In a Mad Rush World, How Does Slow Living Help?
Riya Sharma crossed the road, hurriedly waving bye to her school going daughter and dashed towards her apartment. Though she was physically waiting for the elevator, mentally she was already in her office. Riya rushed through her days on autopilot. Life was a running competition where speed mattered, as the race got intense every-day.
What sense does it make to ‘run in’, ‘run out’, ‘run around’ and ‘run back’? Life is about ‘being’ and not zipping. Thich Nhat Hanh’s wise words explain it so well.
“Drink your tea slowly and reverently, as if it is the axis on which the world earth revolves – slowly, evenly, without rushing toward the future.”
When ‘doing more’ becomes our life mantra we end up ‘being less’. Modern lifestyle advocates more of everything while constantly hammering into our mind that time is an extremely limited commodity. Hence, with infinite options and choices, cramming remains the only option.
Carl Honoré, the author of the book ‘In Praise of Slowness’, says, "A fast approach tends to be a superficial one, but when you slow down you begin to engage more deeply with whatever it is you’re doing.”
What is Slow Living?
Slow living is not the speed of life or doing any activity slowly. Slow doesn't mean being lazy, procrastinating, become indifferent or indecisive.
Slow living is not about those pictures on Pinterest and Instagram of families basking in sunlight, meditation in candle light or exotic blooms dancing in a vase. Though hyped that way, it is not about perfection.
Slow living doesn’t involve personality transformation. It doesn’t ask you to eliminate technology, but advocates using it as a tool and not making it your master.
Why the Movement?
The fast pace of modern life turns our homes into a blur of chaos leaving everyone feeling, restless, tired and depleted. The disconnection from life offers no time and space for joy, association and contentment. Running from one task to another in search of that elusive calm and peace is futile.
Stealing moments of grace from this crazy mad life is the first step towards slow living. We do this by exploring the correct pace for our family to enjoy moments of togetherness to converse and connect.
This practice has helped people to achieve a state of stability. Therefore, applying the principle of 'slow' to every aspect of life, home, school, books, food, travel and cities, is becoming a popular trend all over the world.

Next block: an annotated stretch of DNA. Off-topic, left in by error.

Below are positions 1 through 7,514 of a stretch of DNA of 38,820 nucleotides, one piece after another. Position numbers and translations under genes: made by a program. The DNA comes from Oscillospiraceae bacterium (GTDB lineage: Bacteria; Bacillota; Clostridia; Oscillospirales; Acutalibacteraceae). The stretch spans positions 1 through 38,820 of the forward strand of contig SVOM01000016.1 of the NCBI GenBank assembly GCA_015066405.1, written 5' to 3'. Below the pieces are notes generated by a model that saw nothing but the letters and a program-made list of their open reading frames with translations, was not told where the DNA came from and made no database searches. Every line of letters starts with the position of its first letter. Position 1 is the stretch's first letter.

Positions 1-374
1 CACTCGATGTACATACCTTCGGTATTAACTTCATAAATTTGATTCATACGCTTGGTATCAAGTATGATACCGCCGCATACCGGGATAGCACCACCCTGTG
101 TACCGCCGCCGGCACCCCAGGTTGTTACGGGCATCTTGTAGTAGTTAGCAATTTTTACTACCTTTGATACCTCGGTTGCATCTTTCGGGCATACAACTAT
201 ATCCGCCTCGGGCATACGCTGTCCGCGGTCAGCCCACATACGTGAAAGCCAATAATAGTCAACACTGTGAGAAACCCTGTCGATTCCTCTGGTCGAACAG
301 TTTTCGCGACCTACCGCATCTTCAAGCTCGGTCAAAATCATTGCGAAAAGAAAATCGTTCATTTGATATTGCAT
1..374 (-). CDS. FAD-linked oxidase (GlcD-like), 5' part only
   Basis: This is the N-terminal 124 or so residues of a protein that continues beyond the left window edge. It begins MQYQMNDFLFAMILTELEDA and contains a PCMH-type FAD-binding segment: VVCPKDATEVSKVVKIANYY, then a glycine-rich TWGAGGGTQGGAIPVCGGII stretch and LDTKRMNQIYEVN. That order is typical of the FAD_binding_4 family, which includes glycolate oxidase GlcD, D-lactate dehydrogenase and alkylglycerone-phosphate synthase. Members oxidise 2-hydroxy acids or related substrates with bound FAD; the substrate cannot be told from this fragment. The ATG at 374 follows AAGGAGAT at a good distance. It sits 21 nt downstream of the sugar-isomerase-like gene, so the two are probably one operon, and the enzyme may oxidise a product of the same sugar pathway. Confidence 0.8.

By learning to enjoy the present moment we appreciate the ‘here’ and ‘now’, instead of oscillating between the past and the future. Mindfulness is a powerful tool for stress reduction that enriches our life.
When our ‘to do’ list is short, available time lengthens. We can use this to reflect. Introspection offers creative ideas to resolve issues. The point is to consciously remove and reduce.
Engage in Enjoyment
By feeling 'enough' we step out of the rat race and completely immerse ourselves in whatever we are doing. This instills calmness in our heart and makes us feel grounded. Then we are engrossed in the movie we are watching without any urge to change the channel, reading the book without thinking of dinner, and stop scrolling the digital screens in search of nothing.
Complete the Essential
By focusing on the essentials, we can complete the important tasks. Multitasking makes us restless and unsatisfied. Slow life teaches us acceptance, patience and resilience. It makes us grateful for what is, instead of running towards, what is not.
Slowing down speeds up life. Yes, with less to do we become organized and productive. We stop restlessly jumping around from one task, one day, and one year to another.
Watch the sunset, chat with your friends, play with your toddler, enjoy that coffee and relish the food. Tasks can wait, time won’t. We have only one life, live it, don’t run through it.
(Nupur Roopa is a freelance writer, and a life coach for mothers. She writes articles on environment, food, history, parenting and travel.)